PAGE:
Some criminal charges result in mandatory minimum sentences upon conviction. For example, a person accused of Internet luring, which usually involves use of the Internet to solicit sexual acts or favors from a minor, can face a mandatory minimum jail sentence of one year.
However, every case is different and must be scrutinized for mistakes on the part of police and prosecutors. Sometimes police violate the Charter rights of the accused, and sometimes prosecutors leave out additional evidence that might help the defendant’s case. With these issues in mind, consider an Oshawa judge’s recent sentencing of a man who was charged with Internet luring.
The defendant was arrested in 2012 after posting an ad on Craigslist. According to police, the purpose of the ad was to solicit sexual encounters with other young men.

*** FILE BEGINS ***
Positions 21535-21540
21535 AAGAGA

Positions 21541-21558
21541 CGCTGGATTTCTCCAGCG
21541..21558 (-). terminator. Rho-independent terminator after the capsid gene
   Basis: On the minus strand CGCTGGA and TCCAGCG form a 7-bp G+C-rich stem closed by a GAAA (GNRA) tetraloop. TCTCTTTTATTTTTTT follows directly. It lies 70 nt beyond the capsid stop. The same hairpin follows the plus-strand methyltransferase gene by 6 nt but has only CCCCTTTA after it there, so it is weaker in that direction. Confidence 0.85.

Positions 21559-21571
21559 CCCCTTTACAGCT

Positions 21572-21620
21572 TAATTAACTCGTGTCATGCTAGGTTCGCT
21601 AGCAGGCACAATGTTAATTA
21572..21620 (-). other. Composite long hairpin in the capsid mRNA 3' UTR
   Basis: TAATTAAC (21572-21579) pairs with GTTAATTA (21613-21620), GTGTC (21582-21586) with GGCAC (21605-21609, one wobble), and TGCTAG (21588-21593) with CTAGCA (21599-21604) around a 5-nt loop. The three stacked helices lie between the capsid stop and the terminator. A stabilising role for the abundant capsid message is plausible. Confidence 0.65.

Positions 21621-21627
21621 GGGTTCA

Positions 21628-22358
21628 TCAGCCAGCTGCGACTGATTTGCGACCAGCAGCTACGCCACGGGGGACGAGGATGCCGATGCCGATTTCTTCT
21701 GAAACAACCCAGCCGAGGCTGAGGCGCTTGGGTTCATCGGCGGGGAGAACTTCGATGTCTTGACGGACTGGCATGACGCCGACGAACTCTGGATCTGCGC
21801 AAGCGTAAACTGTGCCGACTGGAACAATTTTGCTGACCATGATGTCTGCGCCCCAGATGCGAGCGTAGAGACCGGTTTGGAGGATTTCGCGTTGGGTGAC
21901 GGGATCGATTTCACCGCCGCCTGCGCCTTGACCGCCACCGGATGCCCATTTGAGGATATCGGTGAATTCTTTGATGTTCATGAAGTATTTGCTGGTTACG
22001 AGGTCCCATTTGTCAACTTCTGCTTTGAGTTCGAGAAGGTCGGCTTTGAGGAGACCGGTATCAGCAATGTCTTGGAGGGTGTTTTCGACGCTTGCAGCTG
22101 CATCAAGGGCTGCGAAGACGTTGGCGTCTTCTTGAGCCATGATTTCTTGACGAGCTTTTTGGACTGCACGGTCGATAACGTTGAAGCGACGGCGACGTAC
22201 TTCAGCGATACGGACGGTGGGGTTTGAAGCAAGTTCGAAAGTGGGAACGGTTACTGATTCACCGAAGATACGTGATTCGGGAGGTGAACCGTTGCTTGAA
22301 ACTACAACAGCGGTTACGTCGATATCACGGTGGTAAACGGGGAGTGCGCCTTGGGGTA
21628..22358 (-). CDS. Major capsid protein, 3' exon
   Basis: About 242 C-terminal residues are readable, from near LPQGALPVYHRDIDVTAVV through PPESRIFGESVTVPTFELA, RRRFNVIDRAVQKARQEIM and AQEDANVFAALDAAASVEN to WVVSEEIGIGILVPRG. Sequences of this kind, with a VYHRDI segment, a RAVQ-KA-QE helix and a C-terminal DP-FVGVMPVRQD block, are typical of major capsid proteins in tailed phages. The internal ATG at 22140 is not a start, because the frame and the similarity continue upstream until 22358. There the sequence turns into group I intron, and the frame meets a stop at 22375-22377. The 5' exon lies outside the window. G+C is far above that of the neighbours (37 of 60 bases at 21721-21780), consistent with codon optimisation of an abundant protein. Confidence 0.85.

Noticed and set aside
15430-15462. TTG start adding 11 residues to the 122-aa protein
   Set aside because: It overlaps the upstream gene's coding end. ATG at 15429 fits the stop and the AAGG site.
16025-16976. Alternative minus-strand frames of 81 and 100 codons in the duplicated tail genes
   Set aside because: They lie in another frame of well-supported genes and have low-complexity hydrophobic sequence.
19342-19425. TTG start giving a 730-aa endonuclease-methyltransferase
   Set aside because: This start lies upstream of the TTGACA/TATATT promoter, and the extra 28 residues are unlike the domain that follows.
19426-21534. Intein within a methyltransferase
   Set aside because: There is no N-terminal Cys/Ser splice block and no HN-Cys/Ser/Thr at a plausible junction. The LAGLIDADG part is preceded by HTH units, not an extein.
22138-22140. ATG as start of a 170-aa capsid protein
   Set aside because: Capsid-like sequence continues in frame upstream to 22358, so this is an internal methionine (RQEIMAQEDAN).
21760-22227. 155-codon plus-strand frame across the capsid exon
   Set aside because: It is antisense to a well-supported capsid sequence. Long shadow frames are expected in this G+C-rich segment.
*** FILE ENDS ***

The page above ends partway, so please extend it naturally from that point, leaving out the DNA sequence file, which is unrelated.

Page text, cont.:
A police detective responded to the ad and posed as a 15-year-old boy, and the defendant was arrested after saying that he would meet with the supposed “boy” for a sexual encounter. Later, in court, the man said that he did not really believe that the person he planned to meet was 15 years old, though this kind of statement of belief is generally not a defence if a minor’s age was stated to the accused.
The man was convicted of Internet luring of a minor, but a mistake on the part of police resulted in a sentence of house arrest and probation, rather than the mandatory minimum sentence of one year. Specifically, a police search of the man’s vehicle turned up medical documentation showing that he is HIV-positive, and a detective decided to include that information in a news release.
An Oshawa judge found the disclosure of the defendant’s HIV status — his private medical records — to be in violation of his Charter rights, and the judge decided not to impose the mandatory minimum sentence. The defendant, who reportedly has no other prior convictions, will still have to register as a sex offender, but he expressed relief that he would not have to spend a year in jail.
The case is a reminder of the importance of conducting a full defence investigation. Police and prosecutors must follow protocol and avoid violating the Charter rights of the accused, and an experienced criminal defence lawyer can investigate to see if any such violations have occurred.